GM Offers Voluntary Buyout to 18,000 Salaried Employees in Cost-Cutting Scheme

In a concerted effort to cut costs, General Motors has offered upwards of 18,000 voluntary buyouts to salaried employees with 12 years of experience (or more) in North American operations.  To put this in perspective, GM hired 17,000 workers (salaried and hourly) over the past two years; and 40 percent of its 67,000 full-time salaried workers have come on board in the last five years.

The company describes this somewhat shocking move as a proactive strategy to redirect focus on electric cars and autonomous vehicles in future fleets. Also, the automaker continues to anticipate slowing sales in both North America and China, higher commodity prices, and tariffs.

But while this move is a major one it is not entirely unexpected.  Over the past four years or so, GM has been undergoing a bit of a transformation: abandoning expensive ventures (the Opel brand, in Europe) in favor of electric and autonomous vehicles.  And in just the past 3 years alone, the automaker has been on track to cut $6.5 billion by the end of this year.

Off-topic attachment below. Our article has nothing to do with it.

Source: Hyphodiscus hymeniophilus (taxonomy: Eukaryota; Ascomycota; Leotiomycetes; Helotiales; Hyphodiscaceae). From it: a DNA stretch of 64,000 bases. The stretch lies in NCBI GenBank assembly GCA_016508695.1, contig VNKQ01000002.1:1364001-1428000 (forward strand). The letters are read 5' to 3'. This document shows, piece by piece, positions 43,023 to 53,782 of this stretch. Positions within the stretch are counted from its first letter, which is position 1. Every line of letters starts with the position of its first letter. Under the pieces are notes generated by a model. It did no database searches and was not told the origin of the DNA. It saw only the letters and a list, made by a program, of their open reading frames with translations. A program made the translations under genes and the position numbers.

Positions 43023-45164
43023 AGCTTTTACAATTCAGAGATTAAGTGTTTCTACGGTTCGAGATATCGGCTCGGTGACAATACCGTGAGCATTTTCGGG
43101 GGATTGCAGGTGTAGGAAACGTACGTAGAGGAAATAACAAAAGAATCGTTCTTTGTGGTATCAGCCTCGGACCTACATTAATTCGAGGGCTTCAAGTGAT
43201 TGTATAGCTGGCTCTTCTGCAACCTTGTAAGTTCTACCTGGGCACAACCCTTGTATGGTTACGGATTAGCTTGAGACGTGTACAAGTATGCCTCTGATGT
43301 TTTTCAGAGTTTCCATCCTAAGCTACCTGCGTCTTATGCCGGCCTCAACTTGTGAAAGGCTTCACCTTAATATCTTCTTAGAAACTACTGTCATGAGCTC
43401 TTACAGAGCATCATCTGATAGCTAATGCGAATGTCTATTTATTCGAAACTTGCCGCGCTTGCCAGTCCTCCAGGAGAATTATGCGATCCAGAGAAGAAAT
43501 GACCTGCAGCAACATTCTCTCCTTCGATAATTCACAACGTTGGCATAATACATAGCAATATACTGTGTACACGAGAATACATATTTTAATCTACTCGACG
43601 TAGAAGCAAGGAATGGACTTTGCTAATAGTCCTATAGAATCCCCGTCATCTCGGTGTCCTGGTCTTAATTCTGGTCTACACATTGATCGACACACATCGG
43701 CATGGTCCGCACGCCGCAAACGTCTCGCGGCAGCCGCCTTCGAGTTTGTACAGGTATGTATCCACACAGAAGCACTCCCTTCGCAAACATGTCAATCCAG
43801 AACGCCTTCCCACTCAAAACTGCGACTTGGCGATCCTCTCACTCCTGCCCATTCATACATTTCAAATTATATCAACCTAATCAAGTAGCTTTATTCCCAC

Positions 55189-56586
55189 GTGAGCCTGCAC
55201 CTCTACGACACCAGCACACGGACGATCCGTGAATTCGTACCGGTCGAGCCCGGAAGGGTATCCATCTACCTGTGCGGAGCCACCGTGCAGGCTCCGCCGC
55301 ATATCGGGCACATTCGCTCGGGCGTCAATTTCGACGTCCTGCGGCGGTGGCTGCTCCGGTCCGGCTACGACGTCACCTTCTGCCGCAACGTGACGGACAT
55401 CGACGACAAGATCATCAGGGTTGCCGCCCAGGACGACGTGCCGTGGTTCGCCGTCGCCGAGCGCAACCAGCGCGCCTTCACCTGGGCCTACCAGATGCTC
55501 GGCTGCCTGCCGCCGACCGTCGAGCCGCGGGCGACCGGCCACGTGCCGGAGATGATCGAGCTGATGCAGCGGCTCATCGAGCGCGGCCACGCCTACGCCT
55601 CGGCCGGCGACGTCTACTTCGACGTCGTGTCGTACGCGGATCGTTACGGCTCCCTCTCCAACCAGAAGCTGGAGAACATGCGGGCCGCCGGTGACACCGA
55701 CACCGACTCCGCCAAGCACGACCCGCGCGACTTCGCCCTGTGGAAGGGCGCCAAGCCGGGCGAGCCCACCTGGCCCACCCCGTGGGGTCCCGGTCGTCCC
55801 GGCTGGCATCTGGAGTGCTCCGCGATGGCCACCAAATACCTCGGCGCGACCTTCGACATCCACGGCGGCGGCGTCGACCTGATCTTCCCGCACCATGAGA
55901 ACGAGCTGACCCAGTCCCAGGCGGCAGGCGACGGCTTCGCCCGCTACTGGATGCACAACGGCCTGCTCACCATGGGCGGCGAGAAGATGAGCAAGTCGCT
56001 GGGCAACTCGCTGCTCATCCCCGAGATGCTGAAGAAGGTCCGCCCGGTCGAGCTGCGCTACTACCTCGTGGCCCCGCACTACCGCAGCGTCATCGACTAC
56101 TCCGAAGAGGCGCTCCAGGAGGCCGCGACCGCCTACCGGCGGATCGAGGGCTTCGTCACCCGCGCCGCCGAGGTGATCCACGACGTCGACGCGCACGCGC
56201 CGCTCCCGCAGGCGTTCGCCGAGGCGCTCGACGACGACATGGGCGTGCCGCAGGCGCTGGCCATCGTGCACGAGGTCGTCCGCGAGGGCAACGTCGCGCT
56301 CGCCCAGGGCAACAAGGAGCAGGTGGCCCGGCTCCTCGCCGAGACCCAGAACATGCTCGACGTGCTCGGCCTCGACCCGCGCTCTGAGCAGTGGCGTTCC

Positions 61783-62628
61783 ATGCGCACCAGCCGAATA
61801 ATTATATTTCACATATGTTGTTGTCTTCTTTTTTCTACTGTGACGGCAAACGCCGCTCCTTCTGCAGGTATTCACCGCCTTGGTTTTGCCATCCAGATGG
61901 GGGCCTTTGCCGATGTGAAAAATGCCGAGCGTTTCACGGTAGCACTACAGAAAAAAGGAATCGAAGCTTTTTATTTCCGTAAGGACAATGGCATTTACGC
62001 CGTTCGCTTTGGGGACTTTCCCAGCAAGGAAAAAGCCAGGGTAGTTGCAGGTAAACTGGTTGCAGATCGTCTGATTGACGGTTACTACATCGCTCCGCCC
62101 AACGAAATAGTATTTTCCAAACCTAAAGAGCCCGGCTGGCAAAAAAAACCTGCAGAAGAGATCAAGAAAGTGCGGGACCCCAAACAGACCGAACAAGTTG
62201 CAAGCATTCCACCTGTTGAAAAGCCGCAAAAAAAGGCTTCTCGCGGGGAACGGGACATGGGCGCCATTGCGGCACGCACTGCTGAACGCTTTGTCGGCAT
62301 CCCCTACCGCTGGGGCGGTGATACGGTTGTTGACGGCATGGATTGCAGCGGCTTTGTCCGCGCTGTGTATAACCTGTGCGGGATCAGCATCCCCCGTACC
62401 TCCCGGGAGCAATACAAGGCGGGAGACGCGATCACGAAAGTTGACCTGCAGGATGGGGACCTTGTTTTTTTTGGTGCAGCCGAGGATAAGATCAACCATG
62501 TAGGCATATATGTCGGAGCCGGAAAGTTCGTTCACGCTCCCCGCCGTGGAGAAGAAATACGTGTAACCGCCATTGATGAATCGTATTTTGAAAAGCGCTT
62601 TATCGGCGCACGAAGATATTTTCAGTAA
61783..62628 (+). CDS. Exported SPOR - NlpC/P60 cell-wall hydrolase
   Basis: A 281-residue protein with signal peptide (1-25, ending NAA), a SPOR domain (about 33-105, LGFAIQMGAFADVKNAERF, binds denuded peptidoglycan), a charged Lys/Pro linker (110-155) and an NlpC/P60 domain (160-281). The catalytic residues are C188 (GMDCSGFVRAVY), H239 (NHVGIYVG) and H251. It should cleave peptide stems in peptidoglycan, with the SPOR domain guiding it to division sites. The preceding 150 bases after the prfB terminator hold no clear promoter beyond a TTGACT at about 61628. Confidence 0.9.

And the cost-cutting effort parallels investment efforts that are aimed at acquiring and developing the technology they will need for the electric and autonomous vehicles of the future.  For one, GM acquired Cruise Automation in 2016, for $1 billion.  Also, they had promised to invest an additional $1.1 billion to support its self-driving partnership efforts with Softbank.

General Motors has also revealed their plans to launch 20 brand new electric vehicles by 2023, as well as up production output on the popular Chevy Bolt.  All of this appears to be greatly supported by GM’s recent trend for hiring software engineers, expanding its battery lab, and building a new LG Electronics lab in Michigan.

So far, General Motors has not indicated a target in regards to how many of these salaried employees they hope will take the offer.  Still, GM spokesperson Pat Morrissey comments that this sort of offer typically has a low take rate. And, of course, the company will probably look to re-evaluate another such program in the coming months, depending on how many (or few) take the offer.